Hong Kong toes party line on Taiwan as Chinese diplomat threatens 're-education'

Senior officials in Hong Kong’s new administration have been lining up to show their loyalty to the ruling Chinese Communist Party (CCP) by condemning U.S. House Speaker Nancy Pelosi’s visit to Taiwan, as U.K. lawmakers were reportedly planning their own Taiwan trip.

“The Hong Kong … government has unwavering determination in and a clear stance against any advocacy of ‘Taiwan independence’, and fully supports the central government’s resolute determination in safeguarding national sovereignty and territorial integrity,” Hong Kong chief executive John Lee said in a statement on the government’s website.

He said Pelosi’s visit had gambled with the well-being of Taiwan’s 23 million nationals, calling it “extremely selfish.”

A government spokesman echoed the phrasing used by Chinese officials all over the world.

“Pelosi’s visit to Taiwan constitutes gross interference in China’s internal affairs, seriously undermines China’s sovereignty and territorial integrity [and] greatly threatens the peace and stability across the Taiwan Strait,” the spokesman said.

The statements were rapidly followed by similar statements from the city’s justice secretary Paul Lam, who said it was the “sacred duty” of all Chinese nationals to ensure Taiwan — which has never been ruled by the CCP nor formed part of the People’s Republic of China — to “unify” with China.

Lee’s second-in-command Chan Kwok-ki called Pelosi’s visit “wanton,” and vowed to lead the administration “to fully support and facilitate the country in safeguarding its national sovereignty and territorial integrity, and resolutely handle Taiwan-related matters.”

Chiang Min-yen, a Taiwanese citizen who was a student in Hong Kong during the 2014 Umbrella movement, said the statements from the government marked a new low in relations between Hong Kong and Taiwan, which has been a vocal critic on an ongoing crackdown on dissent in Hong Kong under the national security law.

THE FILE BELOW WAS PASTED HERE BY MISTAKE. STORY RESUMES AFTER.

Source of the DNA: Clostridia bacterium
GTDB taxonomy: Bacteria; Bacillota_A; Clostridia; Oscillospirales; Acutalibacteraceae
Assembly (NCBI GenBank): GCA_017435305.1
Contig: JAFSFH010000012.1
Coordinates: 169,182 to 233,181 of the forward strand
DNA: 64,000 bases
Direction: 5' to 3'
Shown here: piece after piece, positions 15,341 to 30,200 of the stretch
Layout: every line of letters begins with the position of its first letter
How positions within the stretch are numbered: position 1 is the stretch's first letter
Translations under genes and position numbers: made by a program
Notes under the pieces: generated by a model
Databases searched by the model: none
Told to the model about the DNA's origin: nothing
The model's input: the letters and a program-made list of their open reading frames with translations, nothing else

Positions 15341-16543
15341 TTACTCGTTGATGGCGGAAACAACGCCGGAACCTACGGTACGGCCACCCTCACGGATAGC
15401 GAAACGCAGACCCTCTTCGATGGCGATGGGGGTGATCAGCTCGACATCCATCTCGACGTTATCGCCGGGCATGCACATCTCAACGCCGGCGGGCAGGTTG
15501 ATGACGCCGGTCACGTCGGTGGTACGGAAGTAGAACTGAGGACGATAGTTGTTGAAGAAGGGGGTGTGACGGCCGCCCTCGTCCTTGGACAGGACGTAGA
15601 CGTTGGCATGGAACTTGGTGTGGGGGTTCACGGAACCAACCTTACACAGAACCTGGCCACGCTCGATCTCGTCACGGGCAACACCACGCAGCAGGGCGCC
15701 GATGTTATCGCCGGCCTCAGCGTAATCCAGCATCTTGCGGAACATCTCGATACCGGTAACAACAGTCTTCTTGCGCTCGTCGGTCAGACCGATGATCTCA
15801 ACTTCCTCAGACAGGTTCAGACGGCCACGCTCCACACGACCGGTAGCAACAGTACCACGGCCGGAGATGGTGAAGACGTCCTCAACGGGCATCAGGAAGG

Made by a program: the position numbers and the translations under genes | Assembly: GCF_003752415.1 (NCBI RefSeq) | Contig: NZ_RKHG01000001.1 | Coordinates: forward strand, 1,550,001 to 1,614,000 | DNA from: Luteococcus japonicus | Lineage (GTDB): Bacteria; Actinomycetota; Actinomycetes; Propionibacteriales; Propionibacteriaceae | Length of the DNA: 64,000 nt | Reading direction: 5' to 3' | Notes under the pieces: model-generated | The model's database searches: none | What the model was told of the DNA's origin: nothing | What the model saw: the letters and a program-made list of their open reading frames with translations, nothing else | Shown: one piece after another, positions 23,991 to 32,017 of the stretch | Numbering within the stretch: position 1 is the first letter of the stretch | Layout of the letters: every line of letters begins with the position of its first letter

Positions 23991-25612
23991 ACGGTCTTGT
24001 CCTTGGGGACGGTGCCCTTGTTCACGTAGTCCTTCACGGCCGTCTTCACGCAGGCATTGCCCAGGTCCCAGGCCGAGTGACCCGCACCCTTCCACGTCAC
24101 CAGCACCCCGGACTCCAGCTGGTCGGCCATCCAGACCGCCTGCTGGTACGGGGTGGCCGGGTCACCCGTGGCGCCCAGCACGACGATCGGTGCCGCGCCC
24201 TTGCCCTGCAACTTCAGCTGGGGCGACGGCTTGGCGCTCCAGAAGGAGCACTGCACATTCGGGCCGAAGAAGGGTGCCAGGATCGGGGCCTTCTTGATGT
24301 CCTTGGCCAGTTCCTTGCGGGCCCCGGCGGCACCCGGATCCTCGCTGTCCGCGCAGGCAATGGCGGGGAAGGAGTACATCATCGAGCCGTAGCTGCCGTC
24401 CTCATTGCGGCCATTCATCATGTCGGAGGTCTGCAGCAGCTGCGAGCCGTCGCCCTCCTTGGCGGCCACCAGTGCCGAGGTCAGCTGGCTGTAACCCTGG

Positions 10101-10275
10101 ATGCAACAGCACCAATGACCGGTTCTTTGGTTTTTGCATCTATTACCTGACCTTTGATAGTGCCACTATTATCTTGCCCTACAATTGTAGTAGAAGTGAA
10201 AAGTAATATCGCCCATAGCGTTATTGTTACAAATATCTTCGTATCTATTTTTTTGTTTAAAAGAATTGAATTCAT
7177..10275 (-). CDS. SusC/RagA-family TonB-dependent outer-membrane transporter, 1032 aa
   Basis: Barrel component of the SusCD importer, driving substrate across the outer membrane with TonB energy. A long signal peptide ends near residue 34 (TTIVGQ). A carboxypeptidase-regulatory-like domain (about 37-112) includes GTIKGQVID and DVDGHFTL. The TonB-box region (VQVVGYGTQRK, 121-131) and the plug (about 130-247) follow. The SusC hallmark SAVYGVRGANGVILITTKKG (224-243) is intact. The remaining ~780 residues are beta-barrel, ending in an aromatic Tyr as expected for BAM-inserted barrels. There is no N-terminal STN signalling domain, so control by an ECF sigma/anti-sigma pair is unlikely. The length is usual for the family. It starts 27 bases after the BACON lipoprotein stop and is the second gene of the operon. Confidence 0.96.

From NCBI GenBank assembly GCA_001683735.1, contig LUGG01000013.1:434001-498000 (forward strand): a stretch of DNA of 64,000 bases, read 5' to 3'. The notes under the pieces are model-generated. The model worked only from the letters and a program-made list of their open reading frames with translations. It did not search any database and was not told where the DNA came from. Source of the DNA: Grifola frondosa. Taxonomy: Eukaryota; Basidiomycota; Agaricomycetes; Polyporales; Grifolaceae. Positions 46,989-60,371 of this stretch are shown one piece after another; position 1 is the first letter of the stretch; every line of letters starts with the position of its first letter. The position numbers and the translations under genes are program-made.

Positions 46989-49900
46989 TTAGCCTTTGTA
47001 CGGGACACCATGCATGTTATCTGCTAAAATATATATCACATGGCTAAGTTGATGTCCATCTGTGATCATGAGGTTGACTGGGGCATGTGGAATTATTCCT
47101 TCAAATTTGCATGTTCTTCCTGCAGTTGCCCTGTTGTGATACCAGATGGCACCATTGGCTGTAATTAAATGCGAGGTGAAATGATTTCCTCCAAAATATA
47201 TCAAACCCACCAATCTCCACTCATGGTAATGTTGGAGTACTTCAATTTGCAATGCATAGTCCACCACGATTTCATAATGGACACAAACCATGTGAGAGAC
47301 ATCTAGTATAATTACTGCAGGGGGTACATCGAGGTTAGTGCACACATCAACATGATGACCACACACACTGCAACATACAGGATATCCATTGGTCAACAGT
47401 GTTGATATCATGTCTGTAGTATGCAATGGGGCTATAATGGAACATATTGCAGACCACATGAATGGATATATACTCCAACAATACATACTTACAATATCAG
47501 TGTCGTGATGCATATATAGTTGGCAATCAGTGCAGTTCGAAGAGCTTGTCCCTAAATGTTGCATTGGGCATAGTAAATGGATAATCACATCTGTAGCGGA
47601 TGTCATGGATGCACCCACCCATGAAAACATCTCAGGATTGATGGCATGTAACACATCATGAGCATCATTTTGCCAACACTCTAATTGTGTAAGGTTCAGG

“The Hong Kong government has to go a step further and make a positive effort [through these statements] to show loyalty to Beijing,” Chiang told RFA. “This is actually a very dangerous sign, because it shows that Xi Jinping’s wolf warrior diplomacy directly affects and extends to Hong Kong’s handling of foreign relations, including those with Taiwan.”

“[This] will actually damage Hong Kong’s reputation as an international financial center … something that Beijing is very afraid of.”

Former Uyghur student leader Wuer Kaixi, shown in this May 2019 photos, said “China today is not only not worried about going against the values shared by the rest of the world, but is proud of it and normalizes bullying, which is incredible.” Credit: AP

Global offensive

Chinese officials and pro-CCP commentators have launched a global media offensive around Pelosi’s Taiwan visit, claiming that the island is an “inseparable” part of Chinese territory.

The Chinese ambassador to France, Liu Shaye, warned that the CCP may need to impose “re-education” on the island following “unification,” suggesting that China is already planning to export its repressive form of ideological brainwashing beyond its borders.